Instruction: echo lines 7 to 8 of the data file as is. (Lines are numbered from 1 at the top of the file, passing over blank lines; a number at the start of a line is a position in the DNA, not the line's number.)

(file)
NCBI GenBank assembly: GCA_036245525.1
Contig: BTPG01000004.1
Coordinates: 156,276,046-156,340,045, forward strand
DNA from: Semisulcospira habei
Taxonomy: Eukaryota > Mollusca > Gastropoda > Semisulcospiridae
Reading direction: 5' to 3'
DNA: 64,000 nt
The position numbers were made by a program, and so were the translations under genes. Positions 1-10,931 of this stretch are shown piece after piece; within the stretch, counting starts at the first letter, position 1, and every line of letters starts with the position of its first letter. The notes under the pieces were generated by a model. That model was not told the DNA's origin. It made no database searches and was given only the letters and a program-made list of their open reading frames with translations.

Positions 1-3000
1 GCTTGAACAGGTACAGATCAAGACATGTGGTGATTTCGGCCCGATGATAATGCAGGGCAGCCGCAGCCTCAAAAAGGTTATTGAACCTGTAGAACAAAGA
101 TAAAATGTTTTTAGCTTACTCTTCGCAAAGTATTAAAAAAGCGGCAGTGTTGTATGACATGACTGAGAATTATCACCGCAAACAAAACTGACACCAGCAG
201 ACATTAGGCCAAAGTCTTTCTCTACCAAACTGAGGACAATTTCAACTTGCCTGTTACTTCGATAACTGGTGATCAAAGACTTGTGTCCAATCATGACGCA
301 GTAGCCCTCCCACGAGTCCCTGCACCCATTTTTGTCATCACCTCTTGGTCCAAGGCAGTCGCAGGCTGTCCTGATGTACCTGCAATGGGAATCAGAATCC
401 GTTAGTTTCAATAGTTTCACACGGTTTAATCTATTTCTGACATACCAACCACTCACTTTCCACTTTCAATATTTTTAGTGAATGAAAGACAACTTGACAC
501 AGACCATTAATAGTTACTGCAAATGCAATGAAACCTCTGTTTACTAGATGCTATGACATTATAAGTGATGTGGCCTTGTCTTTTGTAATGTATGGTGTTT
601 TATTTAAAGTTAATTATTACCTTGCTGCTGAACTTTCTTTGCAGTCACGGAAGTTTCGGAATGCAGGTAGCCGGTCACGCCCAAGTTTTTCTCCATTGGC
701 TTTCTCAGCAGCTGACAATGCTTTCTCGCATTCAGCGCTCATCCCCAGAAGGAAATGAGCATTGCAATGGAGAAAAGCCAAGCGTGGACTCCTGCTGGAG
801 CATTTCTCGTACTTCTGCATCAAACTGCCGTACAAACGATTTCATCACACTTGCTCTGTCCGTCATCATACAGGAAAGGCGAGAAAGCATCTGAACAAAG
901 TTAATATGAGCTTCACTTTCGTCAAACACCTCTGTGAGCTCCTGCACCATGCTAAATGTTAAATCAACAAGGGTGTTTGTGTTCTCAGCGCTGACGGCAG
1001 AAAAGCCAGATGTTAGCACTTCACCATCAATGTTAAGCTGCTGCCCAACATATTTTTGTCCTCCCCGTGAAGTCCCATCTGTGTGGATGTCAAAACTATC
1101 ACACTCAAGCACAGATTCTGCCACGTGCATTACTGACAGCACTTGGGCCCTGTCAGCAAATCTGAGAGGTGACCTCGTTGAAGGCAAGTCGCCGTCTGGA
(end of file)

DNA: 64,000 nt
The position numbers were made by a program, and so were the translations under genes. Positions 1-10,931 of this stretch are shown piece after piece; within the stretch, counting starts at the first letter, position 1, and every line of letters starts with the position of its first letter. The notes under the pieces were generated by a model. That model was not told the DNA's origin. It made no database searches and was given only the letters and a program-made list of their open reading frames with translations.